- The Washington Times - Monday, January 20, 2003

BRUSSELS, Belgium, Jan. 20 (UPI) — Ambitious Franco-German proposals aimed at creating a powerful EU president on Monday received short shrift from the European Convention, a Brussels-based body set up to design a new EU institutional architecture.

Representatives of smaller EU member states, national parliaments, the European Commission and the European Parliament lined up to criticize the plans, which were sketched out by German Chancellor Gerhard Schroeder and French President Jacques Chirac last week.

The two leaders are due to officially present their designs for the future construction of the European Union Wednesday at a lavish ceremony celebrating 40 years of Franco-German cooperation.

The Dutch government's delegate to the yearlong convention, Gijs De Vries, said: "Far from making the European Union more democratic and effective, a full time president of the EU risks having the opposite effect. The result would be confusion, acrimony and stalemate."

Belgian, Greek, Irish and Finnish ministers also slammed the dual presidency proposal, which is regarded as the central plank of the Franco-German strategy for an enlarged European Union of 25 states.

Greek government spokesman Georges Katiforis said having two EU presidents — one representing the commission, the other governments, would create "uncertainty, confusion and rivalry of a sibling kind which would not bring any benefits."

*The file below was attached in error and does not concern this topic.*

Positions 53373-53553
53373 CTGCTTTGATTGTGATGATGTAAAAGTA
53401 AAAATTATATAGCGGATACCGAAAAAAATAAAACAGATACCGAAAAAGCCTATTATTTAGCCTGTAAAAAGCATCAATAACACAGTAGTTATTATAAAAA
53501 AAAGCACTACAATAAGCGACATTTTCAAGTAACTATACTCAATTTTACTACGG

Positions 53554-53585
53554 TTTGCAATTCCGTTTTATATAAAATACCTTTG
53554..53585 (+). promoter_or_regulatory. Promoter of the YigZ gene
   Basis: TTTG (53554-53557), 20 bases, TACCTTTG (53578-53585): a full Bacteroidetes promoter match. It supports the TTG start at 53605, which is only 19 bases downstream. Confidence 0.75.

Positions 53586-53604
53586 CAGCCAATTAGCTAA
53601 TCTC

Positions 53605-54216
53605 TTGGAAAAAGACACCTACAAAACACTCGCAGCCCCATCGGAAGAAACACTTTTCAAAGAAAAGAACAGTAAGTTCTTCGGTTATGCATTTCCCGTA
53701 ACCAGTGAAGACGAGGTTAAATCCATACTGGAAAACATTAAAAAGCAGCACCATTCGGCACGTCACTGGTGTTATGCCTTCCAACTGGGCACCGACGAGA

Politicians from the 10 Central and Eastern European countries waiting to join the European Union were also skeptical about the Paris-Berlin manifesto.

Quoting a national proverb, Hungarian representative Peter Balazs said: "In one inn there is only room for one flautist. If two people try to play the pipe at the same time, you will end up with a cacophony."

Britain was one of the few countries to throw its weight behind the Franco-German plans, with government representative Peter Hain declaring: "An EU Council with constantly changing chairman cannot be effective."

The foreign ministers of Spain and Italy are expected to back the idea of a dual presidency and a single EU foreign minister.

At present, the presidency of the European Union changes hands every six months, resulting in shifting priorities and ever-changing chairmen. Responsibility for the EU's foreign policy also remains divided between the commission, the rotating EU presidency and "high representative" Javier Solana.

A powerful EU president, like British Prime Minister Tony Blair or Spanish premier Jose Maria Aznar, would increase the EU's presence on the world stage, argue supporters of the Franco-German plan.

While supporting moves to merge the EU's various foreign policy chiefs, most parliamentarians and smaller country delegates to the convention said creating a European Union president would undermine the role of the commission and make the European Union more unintelligible to its 375 million citizens.

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